Here you'll get the chance to see these impressive birds in their natural habitat. Their three-metre wingspan means they can glide effortlessly on thermal currents from their nesting ground across the ocean to South America. It's the chicks that are truly mesmerising though, as many New Zealanders will agree — during New Zealand's first lockdown thousands of Kiwis tuned into the webcam at Taiaroa Head to watch the live feed. Seeing them for myself, I can now understand why. I stood spellbound just watching these chicks waddle, flap their wings and look longingly for their parents in the sky.
For a different perspective of these majestic birds, head out into the ocean with Monarch Wildlife Cruises and Tours. We were treated to flyovers from giant petrels and Buller's albatross, and got to see nesting grounds of the Otago Shag. These endangered birds have built nests on the peninsula headland, often stealing material from the albatross nests above. Tour guests will often see sealions, dolphins and penguins as well.
Bird-lovers should also make time to visit Ōrokonui Eco Sanctuary, 307 hectares of predator-free native forest. Here, it is all about the sound of New Zealand. Walking around with the calls of New Zealand's native birds overhead really is magical. On my visit I saw takahē, kākā, tūī, and kererū, but there are also kiwi, kākāriki, South Island robin, South Island saddleback, native bats, tuatara and jewelled gecko to be found.
Refresh yourself at a brewery
Richard Emerson is another local legend — he first started brewing beer in his mum's kitchen before "scaling up" to a flat in 1992. In my student days we also attempted this, but without any of Richard's success.
Things have come a long way since then; Emerson is now a favourite son of Dunedin and his beer is exported worldwide. These days Emerson's Brewery churns out up to 20,000 litres of beer a day and (subject to alert level restrictions) brewery tours showing the process are available — something that might have been helpful in my student days.
If you're still thirsty, ARC Brewing Co is a little gem located just outside of Dunedin in an old hotel on the shore of Blueskin Bay. This boutique brewery is the perfect way to chill on a Sunday — or any day for that matter. Enjoy one of their small batch hand-crafted beers, while sitting at one of the mosaic tile tables created by owner/brewer Jono Walker. The careful craftmanship in each table gives a sense of the skill, passion and patience he brings to his beer.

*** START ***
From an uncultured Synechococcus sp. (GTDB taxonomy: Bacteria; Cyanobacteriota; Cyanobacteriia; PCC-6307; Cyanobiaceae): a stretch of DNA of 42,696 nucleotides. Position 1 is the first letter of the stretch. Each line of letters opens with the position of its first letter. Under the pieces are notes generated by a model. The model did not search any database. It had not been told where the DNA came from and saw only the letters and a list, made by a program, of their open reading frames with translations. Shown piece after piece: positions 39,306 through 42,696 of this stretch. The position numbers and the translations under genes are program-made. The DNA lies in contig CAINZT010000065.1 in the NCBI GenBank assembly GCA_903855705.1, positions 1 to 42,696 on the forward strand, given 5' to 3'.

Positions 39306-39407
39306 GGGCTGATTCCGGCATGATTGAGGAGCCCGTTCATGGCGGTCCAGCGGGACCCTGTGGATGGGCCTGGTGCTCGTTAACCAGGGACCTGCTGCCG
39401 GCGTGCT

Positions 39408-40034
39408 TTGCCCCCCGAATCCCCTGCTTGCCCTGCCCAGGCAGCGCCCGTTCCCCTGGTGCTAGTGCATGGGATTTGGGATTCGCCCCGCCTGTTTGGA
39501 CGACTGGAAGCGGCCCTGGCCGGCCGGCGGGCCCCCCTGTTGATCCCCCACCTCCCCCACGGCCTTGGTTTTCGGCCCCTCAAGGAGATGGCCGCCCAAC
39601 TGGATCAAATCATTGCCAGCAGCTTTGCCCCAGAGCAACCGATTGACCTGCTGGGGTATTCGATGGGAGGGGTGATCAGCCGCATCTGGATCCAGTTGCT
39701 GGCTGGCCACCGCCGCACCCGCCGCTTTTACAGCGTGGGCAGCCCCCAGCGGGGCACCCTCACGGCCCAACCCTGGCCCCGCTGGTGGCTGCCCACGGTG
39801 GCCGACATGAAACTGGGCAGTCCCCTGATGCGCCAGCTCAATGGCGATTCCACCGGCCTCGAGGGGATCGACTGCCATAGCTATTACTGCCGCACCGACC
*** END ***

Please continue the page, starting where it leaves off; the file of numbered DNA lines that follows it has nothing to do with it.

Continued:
Relive history at the Toitū Otago Settlers Museum
Housed in the stunning Art Deco New Zealand Rail building, this museum documents the growth of the city from the days of the European settlers, as well as more recent history of the Dunedin sound and Dunedin look. There is even a room where you can search the records of early European settlers to find any roots you might have in the area.
The building is just one of the varied architectural highlights of the city — others include Olveston, a 35-room historic private home now preserved as it would have looked in the early 1900s and open to visitors as a museum; the Dunedin Gas Works Museum, Speights Brewery, the well-photographed Railway Station and many other early heritage and Edwardian buildings.
It is also exciting to see how the city is re-inventing itself — many heritage buildings are being restored and repurposed into cafes, hotels, apartments and boutique stores.
While taking a walk around the city's streets, make sure you look out for the extensive collection of street art murals which bring colour and life to the inner-city alleyways and street corners.
Reset your perspective
Rather than quench my thirst for Dunedin, my trip has given me reason to come back and discover more. Because, like the gold rush that brought so many people to the city in the 1800s, you can still find gold nuggets all around Dunedin — natural beauty, architecture, food, drink and people. So if you haven't yet explored Dunedin, you must, and if you think you've seen or done Dunedin, I suggest you look again, because around every corner there really is a new adventure.